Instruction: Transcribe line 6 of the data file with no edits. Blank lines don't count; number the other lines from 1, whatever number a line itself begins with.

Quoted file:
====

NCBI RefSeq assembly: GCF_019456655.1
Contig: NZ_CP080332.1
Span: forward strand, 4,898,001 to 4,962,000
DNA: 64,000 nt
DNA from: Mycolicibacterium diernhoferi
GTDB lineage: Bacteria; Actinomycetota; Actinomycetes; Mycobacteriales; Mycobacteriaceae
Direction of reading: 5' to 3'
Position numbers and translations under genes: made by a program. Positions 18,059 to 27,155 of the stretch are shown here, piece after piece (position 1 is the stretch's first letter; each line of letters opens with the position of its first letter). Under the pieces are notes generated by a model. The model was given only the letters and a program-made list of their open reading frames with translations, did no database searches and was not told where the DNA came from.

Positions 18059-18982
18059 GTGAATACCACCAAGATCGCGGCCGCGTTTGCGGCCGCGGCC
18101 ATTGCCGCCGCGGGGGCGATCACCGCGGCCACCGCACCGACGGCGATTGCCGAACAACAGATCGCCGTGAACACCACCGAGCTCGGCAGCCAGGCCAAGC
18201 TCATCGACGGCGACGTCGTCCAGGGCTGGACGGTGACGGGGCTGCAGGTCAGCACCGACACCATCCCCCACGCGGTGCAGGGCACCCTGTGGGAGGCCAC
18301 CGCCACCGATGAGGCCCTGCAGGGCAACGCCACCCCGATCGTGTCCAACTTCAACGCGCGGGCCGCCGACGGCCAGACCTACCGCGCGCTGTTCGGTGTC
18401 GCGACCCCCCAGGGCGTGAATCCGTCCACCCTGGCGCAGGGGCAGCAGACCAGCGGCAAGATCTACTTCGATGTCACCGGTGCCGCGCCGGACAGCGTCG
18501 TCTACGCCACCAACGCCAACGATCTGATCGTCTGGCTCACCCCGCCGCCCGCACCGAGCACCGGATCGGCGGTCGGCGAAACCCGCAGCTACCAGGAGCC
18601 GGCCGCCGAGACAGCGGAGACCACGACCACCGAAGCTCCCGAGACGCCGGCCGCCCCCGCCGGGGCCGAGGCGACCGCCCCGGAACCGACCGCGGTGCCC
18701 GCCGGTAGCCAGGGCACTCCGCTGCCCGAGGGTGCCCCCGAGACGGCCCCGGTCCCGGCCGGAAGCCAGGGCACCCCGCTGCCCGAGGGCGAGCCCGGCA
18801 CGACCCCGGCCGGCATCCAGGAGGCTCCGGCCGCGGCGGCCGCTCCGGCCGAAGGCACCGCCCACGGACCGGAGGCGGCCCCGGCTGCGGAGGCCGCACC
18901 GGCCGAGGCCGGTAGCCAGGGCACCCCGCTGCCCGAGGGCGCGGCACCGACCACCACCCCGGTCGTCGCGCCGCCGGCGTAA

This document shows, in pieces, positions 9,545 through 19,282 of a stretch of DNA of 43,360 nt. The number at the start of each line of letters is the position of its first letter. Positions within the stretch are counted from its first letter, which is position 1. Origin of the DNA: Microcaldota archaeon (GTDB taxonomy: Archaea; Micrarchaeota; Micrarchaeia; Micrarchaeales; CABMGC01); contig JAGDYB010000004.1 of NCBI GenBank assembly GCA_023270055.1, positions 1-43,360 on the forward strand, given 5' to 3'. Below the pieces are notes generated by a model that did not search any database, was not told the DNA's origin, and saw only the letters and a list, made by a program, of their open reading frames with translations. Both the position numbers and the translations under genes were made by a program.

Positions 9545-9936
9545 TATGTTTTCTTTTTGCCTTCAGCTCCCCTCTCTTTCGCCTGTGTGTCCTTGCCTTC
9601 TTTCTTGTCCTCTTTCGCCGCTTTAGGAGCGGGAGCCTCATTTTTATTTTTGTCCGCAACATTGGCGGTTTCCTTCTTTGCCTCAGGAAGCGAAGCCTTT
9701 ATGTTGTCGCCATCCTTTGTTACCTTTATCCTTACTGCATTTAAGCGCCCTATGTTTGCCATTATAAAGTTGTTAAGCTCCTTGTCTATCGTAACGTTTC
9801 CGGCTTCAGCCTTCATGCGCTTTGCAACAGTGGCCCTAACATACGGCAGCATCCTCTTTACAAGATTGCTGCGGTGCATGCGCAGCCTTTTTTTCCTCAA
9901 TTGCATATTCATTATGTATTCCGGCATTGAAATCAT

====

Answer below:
GTDB lineage: Bacteria; Actinomycetota; Actinomycetes; Mycobacteriales; Mycobacteriaceae